After the inevitable Halloween-alike synthesizer score, DeCoteau leads us along a surprisingly unique path that’s filled with imaginative twists, turns and stepping stones. There’s a fair bit of originality in the bogeyman’s Freddy/Michael Myers conjunction that allows the movie to develop a few authentic ideas. Towards the finale, we get zombies and various other supernatural gimmicks that add a welcomed touch of spice to the story; and the borders of the standard slasher template are elasticated to stretch into new realms. When compared to the majority of features from the same year like Evil Laugh or Night Ripper, DeCoteau’s effort offers much more in terms of creativity and flair. Although the “too gory for the silver screen” boast from the hyperbole packaging is definitely a half-truth, there are one or two credibly handled splatter scenes. Tom Schwartz’s power drill decapitation can rank amongst the neatest killings of the genre and the gruesome hand impalement that precedes it is also impressive.
Sadly, despite a couple of ambitious camera angles, it is fairly easy to see why DeCoteau has never taken his career above SOV and DTV status. At times, the movie fails to generate any kind of atmosphere at all, which is extremely disappointing. The constant homo-erotic references that would become his trademark are in full flow and there’s the usual amount of cheese and ear numbing hair metal to keep things nostalgic.
As is the case with so many eighties slashers, the film’s biggest flaw is the humdrum work from the bubblegum cast. It’s also worth noting that these ‘actors’ have the worst hairstyles ever featured collectively in a runtime. It is kind of like a hair horror movie or something ; – with the real bogeyman being the stylist that’s holding an afro-comb in the dressing room. Even if the dramatics are most definitely those of the ‘high school play’ variety, funnily enough there was a soon to be “award winning screen actress” amongst the hopefuls. Ashlyn Gere (yes her again), the ‘star’ of Evil Laugh and Lunch Meat would give up on feature films and go on to become a big name in the porn industry. She even directed her own adult movie! I must admit that I like female killers very much, but the nut job here is not the best advertisement for psychos in stilettos. We want our maniacs to look creepy and disfigured or at least slightly deranged. This succubus is little more than a washed-up Kim Basinger… no fair!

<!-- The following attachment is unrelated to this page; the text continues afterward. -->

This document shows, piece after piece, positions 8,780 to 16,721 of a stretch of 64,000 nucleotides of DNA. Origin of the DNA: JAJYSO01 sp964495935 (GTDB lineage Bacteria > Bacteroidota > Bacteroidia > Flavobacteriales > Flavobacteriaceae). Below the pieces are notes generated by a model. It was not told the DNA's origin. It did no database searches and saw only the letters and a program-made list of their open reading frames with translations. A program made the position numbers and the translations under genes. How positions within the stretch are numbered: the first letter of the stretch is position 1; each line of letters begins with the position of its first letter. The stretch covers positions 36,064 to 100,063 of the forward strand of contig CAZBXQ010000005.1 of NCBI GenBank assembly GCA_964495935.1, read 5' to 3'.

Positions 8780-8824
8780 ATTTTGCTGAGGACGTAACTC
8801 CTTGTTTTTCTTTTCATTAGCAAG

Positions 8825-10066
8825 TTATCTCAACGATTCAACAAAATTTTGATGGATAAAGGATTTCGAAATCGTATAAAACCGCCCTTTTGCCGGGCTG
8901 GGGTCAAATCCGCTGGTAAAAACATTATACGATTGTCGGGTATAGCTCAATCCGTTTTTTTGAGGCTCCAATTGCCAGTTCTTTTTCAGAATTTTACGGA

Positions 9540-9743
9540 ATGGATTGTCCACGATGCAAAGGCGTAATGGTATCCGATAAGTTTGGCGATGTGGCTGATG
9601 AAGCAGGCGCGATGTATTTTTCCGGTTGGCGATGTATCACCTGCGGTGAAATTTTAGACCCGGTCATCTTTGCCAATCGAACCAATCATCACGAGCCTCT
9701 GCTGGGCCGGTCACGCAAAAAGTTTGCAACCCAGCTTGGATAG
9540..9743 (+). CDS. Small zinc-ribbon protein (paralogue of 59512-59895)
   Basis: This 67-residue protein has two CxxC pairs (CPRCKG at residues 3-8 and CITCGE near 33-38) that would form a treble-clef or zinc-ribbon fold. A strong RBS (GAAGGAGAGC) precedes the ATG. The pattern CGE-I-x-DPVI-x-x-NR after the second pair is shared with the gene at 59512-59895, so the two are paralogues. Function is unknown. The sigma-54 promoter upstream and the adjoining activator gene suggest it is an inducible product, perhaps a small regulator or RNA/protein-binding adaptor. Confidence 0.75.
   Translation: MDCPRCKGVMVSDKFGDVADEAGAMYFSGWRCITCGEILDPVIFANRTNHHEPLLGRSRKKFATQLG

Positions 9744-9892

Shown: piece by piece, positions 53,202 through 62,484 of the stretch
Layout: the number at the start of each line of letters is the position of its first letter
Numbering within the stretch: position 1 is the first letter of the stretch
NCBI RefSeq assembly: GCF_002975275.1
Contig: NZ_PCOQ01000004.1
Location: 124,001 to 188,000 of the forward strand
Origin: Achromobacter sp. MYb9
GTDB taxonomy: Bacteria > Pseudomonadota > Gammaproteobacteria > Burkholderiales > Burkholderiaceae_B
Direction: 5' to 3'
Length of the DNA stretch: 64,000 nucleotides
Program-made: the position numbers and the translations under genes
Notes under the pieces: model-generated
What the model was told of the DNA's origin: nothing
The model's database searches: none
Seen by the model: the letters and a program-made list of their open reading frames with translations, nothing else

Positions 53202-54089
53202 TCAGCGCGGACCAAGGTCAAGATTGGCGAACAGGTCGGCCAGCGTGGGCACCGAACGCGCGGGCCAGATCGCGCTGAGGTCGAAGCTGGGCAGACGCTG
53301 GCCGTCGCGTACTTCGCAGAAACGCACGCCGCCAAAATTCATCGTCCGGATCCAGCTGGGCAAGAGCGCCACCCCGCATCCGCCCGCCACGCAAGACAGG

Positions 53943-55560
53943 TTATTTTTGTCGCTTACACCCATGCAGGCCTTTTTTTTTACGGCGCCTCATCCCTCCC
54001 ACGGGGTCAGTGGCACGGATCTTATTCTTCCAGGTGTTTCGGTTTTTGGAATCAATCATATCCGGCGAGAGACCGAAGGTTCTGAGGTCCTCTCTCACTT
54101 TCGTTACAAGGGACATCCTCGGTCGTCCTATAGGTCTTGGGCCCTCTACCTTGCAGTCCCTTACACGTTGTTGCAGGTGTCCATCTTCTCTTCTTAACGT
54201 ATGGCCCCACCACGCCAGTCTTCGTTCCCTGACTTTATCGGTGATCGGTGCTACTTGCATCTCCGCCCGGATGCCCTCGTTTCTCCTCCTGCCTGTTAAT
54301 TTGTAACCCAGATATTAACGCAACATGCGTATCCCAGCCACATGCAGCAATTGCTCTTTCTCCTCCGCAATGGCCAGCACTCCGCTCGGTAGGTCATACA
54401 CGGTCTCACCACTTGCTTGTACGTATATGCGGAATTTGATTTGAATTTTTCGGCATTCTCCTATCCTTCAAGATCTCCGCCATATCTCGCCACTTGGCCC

Pushing the imaginative work of the screenwriter to one side, there’s not much here to warrant hunting out a copy of Dreamaniac. Despite giving you the false hope that it’ll taste like a Nandos after a night on the San Miguels, it ends up more like a greasy kebab that you found on the table the next morning. It’s just that it fails to build on a promising foundation. There are a lot better efforts floating around, but I guess that for people like us – the slasher enthusiasts – it’s worth seeing for a couple of cool gore scenes.
The highlight of Decoteau’s career thereafter – I mean, his biggest motion picture – would be Puppet Master III. He did return to the slasher genre, with The Frightening, Final Scream and the sequel to Jeff Obrow’s Legend of the Mummy, which funnily enough plays more like a stalk and slash flick. Aside from that, he would remain a big-enough figure in B-Movies to have made a name that almost everyone in horror is aware of, which is a considerable feat. I cannot be sure if he is satisfied that he has reached the peak of his ambition, but I think he can be proud of his contributions to cinema. His ship never quite rolled in close enough to take him to the level of the names that I mentioned in my opening paragraph, but he carved out a career that has seen him roll out almost a hundred titles. Not bad for a guy that constantly works on the smallest of budgets.
Final Girl: √√